The risen Jesus has a message for Mary and the disciples. He says in v17: ‘Go to my brothers and tell them, “I am ascending to my Father and your Father, to my God and your God.”’ This is a significant message for the disciples as it indicates the time when they will have full understanding of Jesus’ death and resurrection, as Jesus promised them. We heard this promise in ch15: 26 – ‘When the Advocate comes, whom I will send to you from the Father – the Spirit of truth who goes out from the Father – he will testify about me.’ Then, they will understand that Jesus’ resurrection unifies them with the Father and with himself because the Holy Spirit present in them will complete that union. Jesus is the link between them and the Father. They can call God ‘Father’ because Jesus does. Jesus now calls them brothers, as in v17, not disciples or friends, a new relationship established through his death and resurrection. We can see the transformation in the disciples’ understanding in the Pentecost account in Acts 2, as Peter, with the wisdom of the Spirit, demonstrated to the crowds how Scripture had been fulfilled by Jesus.

So what can we take from this resurrection passage this morning? Firstly, I think we can be reassured if we feel we don’t understand everything that we read in Scripture, or that we learn from others. After all, the disciples had the benefit of Jesus himself teaching them, of seeing his miracles and of witnessing his death and resurrection, yet they didn’t fully understand what Jesus had done, or how he was the fulfilment of the prophecies in Scripture until they received the Holy Spirit, who gave them understanding. And there may be things that we continue not to understand. However, Paul wrote about this in his first letter to the Corinthians ch13 v12: ‘For now we see only a reflection as in a mirror; then we shall see face to face. Now I know in part; then I shall know fully, even as I am fully known.’ There are some things we will only know and understand when we can come face-to-face with God, in that time yet to come, when we will be with him forever.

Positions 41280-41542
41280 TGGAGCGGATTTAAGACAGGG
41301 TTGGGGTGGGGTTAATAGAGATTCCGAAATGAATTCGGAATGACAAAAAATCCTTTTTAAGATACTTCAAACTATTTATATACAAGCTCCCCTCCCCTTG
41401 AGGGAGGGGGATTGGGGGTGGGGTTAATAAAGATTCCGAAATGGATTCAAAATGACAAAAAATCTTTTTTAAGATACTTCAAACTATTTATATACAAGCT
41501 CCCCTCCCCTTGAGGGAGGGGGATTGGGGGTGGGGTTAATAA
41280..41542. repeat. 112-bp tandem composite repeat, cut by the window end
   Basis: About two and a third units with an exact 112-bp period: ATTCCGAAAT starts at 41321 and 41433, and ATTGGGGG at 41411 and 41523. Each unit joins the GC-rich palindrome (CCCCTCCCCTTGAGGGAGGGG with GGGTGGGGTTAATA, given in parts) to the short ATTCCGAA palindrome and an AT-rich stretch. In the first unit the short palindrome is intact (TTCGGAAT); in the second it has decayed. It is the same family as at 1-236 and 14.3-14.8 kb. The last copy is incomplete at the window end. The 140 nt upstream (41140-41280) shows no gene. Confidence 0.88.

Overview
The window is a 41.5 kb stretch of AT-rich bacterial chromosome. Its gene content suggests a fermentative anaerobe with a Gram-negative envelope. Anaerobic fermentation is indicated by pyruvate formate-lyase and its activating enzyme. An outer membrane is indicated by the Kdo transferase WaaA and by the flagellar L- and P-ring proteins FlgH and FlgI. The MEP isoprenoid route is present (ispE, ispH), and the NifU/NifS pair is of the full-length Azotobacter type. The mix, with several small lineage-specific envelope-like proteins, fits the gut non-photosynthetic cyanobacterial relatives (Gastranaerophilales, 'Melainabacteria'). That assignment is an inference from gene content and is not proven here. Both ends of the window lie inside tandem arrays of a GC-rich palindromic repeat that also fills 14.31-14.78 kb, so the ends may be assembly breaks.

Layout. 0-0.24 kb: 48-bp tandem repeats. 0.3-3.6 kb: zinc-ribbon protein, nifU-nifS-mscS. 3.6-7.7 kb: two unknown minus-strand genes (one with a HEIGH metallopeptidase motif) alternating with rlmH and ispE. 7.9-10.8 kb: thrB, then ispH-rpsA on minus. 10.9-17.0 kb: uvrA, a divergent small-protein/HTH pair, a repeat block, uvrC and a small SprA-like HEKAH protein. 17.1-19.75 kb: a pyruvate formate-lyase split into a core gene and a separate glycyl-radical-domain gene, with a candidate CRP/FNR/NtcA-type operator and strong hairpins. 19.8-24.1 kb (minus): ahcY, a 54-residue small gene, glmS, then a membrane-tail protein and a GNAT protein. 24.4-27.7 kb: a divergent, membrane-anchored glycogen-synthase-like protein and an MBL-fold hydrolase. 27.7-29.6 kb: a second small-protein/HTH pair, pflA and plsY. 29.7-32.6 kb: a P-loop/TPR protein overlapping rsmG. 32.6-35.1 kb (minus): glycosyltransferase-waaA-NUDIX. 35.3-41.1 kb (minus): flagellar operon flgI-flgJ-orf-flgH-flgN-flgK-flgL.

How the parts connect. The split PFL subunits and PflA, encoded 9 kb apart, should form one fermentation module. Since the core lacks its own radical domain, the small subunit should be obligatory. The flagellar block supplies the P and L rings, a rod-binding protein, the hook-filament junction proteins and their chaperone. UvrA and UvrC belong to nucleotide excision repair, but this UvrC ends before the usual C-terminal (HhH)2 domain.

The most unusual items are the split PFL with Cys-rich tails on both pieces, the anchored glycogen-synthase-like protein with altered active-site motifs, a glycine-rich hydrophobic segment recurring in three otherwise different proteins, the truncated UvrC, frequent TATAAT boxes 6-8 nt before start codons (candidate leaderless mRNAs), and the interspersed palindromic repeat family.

Secondly, we need to remember to have patience when sharing our faith. We cannot expect understanding to come quickly to others. We can’t presume that their faith will grow at the same rate as ours. We have to allow people new in faith to discover the breadths of our Christian faith for themselves – in their own way and at their own pace. Remember how overwhelming Jesus’ teaching and the events of his death and resurrection were for the disciples. Each of them came to faith at a different time and in their own way. Let us take time to answer the questions our friends new to faith have, with patience and with clarity. Let us share our understanding of the Scriptures with them, and guide them to others when we reach the limit of our understanding. Above all, let us pray for the Holy Spirit to be always at work in them, and in us, as we seek to grow in our faith.